Invitation to a gastronomic dinner organised by Nestlé Waters France.

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Dîner sur la ville – San Pellegrino

by L’Agence Pop-Up® – France

Fedrigoni Top Award 2019

entrants

 

Invitation to a gastronomic dinner organised by Nestlé Waters France.

Features

Invitations
Printing technique: offset printing
Paper: uncoated paper
Binding: hardback binding Inserts
Die-cutting

 

Fedrigoni papers

Old Mill Premium White 250g

Further details

Stampa offset su carta Old Mill Premium White 250 gsm

Legatura cartonata

Scopri le forme della carta
Invitations

In the occasion of events associated with corporate activities invitations make it possible to add something extra compared to institutional communications and may do away with certain rules of visual identity. Compared to the envelopes used for corporate communication, invitations can use a range of different materials and sizes. In fact there are lots of unusual formats, including, for example, square, open end, gusset or baronial. In special cases, made-to-measure envelopes may even be produced. Find out more about envelope formats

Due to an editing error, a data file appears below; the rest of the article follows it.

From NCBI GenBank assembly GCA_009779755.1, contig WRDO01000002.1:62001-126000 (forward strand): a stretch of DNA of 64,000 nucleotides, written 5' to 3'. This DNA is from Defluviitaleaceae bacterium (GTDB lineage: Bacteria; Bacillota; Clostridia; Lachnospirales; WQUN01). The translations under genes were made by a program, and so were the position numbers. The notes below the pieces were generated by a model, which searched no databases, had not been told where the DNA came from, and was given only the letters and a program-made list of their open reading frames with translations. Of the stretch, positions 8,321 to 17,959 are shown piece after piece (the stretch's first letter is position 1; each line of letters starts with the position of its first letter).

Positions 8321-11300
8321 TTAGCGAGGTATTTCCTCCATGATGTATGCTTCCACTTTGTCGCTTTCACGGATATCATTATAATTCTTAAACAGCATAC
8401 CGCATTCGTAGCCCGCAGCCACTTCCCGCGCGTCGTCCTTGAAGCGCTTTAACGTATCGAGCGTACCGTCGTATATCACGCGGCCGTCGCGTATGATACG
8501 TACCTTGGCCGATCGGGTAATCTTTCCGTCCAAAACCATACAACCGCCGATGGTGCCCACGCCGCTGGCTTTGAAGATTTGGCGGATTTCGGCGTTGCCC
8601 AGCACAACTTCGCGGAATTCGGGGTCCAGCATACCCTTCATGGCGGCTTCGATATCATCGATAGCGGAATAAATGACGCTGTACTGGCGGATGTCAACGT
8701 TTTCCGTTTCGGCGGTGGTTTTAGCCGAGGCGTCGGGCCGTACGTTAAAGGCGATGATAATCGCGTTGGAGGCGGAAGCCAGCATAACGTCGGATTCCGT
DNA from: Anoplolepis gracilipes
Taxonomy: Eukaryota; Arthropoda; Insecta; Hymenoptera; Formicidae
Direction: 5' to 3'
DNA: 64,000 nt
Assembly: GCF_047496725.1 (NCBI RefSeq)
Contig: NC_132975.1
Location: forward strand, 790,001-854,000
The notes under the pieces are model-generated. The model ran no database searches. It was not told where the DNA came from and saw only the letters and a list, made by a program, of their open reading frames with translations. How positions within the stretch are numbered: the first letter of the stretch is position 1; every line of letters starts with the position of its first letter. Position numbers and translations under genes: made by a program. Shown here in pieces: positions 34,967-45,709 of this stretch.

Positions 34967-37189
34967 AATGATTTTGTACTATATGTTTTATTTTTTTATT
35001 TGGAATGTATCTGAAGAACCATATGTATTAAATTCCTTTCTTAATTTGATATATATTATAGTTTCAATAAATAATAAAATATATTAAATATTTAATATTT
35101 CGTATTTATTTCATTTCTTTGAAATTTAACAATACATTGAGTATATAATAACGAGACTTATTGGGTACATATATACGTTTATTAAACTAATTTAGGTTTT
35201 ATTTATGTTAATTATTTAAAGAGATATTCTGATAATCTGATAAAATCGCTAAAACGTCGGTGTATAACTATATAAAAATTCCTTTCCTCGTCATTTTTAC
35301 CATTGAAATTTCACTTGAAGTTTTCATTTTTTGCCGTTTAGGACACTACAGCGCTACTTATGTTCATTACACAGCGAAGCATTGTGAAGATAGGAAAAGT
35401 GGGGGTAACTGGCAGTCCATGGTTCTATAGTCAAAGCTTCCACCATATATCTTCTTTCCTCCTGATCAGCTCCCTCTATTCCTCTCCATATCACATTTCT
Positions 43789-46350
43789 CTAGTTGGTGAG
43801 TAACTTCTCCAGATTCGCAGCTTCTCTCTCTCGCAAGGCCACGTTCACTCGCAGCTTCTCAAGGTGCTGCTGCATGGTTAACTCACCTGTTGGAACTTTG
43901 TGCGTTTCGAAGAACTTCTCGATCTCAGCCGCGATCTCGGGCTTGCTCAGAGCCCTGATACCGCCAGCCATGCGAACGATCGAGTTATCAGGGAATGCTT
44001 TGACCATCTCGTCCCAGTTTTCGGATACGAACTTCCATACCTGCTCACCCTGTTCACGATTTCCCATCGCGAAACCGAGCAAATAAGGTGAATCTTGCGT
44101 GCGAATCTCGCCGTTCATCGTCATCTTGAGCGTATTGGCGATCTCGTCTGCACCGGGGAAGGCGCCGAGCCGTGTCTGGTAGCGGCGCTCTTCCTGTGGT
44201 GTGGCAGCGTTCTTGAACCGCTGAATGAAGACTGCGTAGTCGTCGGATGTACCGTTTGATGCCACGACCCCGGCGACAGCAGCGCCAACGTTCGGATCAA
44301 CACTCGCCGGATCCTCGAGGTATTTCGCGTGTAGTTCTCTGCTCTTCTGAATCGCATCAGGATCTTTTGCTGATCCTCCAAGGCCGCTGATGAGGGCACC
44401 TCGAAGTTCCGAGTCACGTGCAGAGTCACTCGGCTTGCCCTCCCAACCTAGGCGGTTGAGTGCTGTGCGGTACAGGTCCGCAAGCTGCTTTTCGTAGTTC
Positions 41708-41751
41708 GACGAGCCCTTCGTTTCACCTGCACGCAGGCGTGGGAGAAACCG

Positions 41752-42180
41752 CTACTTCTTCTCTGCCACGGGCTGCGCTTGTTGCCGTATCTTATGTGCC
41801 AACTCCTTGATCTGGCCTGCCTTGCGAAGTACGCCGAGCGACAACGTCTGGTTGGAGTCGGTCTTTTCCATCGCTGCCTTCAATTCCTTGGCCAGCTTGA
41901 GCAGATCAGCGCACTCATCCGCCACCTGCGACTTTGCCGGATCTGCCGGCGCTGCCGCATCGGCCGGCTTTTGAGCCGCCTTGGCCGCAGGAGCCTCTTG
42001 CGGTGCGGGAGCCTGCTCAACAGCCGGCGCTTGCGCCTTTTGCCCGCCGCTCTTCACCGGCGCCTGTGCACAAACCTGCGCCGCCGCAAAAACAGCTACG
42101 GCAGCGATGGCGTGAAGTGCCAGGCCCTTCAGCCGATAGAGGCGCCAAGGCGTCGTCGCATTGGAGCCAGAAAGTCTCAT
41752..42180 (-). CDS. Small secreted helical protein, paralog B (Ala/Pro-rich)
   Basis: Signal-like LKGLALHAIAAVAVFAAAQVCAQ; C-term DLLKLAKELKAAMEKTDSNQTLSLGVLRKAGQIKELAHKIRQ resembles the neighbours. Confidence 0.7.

Recommended grammage
Invitation: from 220 gsm to 450 gsm
Pouches: from 80 gsm to 240 gsm

Printing and specialty printing

Together with offset printing and hot foil stamping, printing techniques used in corporate communications include, blind embossing, that makes it possible to reproduce graphic elements on the surface of the paper without using inks: for example, blind embossing may be used if one wants a logo to appear discretely on the page. Termographic printing, whereby inked parts are in relief, is used for classic institutional printed matter (letterhead paper and business cards), but may also be used to highlight a particular element (such as a trademark) in relation to other graphic elements.